PREMISES

premises (prem-[schwa]-siz).

1. Matters (usu. preliminary facts or statements) previously referred to in the same instrument (wherefore, premises considered, the plaintiff prays for the following relief).

2. The part of a deed that describes the land being conveyed, as well as naming the parties and identifying relevant facts or explaining the reasons for the deed.

3. A house or building, along with its grounds (smoking is not allowed on these premises).

“Premises (= a house or building) has a curious history in legal usage. Originally, in the sense of things mentioned previously, it denoted the part of a deed that sets forth the names of the grantor and grantee, as well as the things granted and the consideration. Then, through hypallage in the early 18th century, it was extended to refer to the subject of a conveyance or bequest as specified in the premises of the deed. Finally, it was extended to refer to a house or building along with its grounds. In short, someone who says, ‘No alcohol is allowed on these premises,’ is engaging unconsciously in a popularized legal technicality.” Bryan A. Garner, A Dictionary of Modern Legal Usage 685 (2d ed. 1995).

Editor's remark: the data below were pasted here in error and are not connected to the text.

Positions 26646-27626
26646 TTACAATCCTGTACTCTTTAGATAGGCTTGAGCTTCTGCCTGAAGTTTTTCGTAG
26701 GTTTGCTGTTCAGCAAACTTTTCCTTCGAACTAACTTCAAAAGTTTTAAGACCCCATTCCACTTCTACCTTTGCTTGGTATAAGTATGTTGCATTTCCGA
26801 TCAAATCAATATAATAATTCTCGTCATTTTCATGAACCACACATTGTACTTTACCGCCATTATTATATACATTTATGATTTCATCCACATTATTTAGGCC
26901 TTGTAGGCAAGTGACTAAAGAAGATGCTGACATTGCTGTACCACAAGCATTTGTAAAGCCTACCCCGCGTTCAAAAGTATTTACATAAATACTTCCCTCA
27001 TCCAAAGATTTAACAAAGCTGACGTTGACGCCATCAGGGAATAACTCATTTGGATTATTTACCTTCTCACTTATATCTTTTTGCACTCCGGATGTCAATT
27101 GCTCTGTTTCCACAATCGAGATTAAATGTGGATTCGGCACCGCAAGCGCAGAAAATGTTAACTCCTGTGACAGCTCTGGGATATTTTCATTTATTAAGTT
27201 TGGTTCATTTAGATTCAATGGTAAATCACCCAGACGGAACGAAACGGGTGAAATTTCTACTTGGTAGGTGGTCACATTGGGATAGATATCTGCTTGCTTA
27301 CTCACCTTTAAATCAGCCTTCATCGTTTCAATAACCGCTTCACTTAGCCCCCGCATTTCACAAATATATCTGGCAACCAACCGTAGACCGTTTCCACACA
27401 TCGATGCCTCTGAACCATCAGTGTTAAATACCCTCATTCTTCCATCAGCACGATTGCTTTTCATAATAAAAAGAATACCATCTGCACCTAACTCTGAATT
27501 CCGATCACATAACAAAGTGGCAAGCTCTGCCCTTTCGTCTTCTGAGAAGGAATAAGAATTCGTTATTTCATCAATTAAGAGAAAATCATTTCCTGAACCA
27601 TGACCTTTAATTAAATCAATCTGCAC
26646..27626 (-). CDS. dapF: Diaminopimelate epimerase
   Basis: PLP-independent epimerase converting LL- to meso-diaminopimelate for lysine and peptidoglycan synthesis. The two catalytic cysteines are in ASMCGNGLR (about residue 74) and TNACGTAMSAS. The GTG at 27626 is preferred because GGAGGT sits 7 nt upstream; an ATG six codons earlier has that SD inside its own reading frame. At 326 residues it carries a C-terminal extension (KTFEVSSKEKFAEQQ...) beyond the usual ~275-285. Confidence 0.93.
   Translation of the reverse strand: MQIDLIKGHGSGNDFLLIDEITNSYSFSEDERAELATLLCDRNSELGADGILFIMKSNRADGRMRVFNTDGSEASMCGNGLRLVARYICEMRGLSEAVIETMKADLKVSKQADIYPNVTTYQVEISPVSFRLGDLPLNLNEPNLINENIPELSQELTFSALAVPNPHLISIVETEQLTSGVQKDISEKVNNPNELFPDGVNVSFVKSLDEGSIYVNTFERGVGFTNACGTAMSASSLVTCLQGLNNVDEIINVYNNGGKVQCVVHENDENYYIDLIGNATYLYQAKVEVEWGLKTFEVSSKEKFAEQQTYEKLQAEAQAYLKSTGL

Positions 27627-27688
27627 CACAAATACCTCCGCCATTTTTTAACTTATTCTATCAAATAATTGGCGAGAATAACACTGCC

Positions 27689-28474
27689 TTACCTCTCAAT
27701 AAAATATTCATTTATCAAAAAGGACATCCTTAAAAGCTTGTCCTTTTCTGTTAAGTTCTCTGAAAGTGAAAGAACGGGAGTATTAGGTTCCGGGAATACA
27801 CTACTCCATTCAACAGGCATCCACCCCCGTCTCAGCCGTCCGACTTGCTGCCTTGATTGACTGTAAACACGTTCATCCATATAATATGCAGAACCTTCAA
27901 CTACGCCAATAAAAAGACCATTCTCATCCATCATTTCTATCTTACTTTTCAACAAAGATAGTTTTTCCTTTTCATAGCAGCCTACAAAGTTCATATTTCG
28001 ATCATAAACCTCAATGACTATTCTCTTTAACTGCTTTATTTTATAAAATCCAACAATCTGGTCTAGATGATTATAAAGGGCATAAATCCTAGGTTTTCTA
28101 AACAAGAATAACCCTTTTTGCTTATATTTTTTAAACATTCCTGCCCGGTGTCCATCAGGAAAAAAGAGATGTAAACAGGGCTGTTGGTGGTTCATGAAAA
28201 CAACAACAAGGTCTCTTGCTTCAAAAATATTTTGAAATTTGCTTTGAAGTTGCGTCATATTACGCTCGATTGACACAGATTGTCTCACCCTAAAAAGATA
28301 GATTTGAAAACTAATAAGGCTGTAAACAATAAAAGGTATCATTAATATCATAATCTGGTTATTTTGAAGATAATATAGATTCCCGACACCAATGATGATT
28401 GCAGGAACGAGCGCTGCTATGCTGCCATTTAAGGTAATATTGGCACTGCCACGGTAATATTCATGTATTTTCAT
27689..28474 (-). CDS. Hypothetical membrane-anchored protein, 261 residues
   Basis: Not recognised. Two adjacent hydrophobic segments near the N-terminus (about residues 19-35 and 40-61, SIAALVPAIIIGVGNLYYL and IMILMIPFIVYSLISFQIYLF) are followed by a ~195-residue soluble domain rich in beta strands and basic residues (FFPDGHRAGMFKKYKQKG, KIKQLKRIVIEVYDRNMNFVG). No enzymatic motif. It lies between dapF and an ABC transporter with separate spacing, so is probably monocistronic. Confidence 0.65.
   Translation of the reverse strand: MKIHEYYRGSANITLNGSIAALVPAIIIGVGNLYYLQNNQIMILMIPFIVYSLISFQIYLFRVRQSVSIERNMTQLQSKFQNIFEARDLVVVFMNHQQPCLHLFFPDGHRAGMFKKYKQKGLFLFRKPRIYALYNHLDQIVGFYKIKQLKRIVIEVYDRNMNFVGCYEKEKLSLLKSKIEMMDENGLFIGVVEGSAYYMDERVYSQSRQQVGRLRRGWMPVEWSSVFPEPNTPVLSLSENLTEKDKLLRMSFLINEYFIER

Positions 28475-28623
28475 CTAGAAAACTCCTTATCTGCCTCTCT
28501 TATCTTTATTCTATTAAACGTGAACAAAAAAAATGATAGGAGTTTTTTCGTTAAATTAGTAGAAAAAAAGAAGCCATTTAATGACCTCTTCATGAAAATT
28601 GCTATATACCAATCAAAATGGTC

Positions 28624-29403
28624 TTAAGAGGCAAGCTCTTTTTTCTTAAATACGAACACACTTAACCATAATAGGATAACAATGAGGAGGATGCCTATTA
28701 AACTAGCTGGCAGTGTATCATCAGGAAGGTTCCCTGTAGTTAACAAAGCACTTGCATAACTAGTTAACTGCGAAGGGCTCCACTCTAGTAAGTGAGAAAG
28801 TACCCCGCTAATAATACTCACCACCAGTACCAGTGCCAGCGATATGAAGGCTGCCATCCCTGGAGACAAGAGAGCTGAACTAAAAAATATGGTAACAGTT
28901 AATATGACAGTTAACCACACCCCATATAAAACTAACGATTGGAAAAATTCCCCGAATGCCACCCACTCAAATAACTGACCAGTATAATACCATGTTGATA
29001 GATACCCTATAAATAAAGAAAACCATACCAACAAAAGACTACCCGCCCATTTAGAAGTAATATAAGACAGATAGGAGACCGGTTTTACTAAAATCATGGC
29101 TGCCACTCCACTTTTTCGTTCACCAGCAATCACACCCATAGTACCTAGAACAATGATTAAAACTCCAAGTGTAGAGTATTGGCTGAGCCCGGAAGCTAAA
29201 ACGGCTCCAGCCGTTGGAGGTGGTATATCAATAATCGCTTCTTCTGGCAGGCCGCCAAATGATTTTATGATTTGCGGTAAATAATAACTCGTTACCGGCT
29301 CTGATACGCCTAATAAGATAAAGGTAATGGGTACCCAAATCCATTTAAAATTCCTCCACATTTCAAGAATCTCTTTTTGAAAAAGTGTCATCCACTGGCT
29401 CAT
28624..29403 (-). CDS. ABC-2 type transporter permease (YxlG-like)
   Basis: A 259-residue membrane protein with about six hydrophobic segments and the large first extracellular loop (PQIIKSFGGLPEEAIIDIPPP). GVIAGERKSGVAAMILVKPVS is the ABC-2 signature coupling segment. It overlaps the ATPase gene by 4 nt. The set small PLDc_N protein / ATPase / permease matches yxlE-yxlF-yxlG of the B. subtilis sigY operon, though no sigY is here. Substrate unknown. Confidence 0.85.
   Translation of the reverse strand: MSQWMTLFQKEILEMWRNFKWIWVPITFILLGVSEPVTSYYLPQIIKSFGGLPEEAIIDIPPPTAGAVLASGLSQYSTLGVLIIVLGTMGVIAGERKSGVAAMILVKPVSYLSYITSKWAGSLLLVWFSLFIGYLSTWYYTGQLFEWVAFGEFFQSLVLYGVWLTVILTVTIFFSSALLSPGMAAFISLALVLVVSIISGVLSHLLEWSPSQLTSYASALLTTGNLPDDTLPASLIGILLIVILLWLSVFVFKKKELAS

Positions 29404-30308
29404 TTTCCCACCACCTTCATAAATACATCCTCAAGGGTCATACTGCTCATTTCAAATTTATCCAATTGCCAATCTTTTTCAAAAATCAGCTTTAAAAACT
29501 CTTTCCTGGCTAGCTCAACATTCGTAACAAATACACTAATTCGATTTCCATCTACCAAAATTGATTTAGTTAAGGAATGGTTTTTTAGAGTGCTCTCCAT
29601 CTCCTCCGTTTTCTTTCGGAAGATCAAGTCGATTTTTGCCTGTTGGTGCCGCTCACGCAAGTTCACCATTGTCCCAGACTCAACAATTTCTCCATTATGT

demised premises. Leased property.

— Also termed premises demised.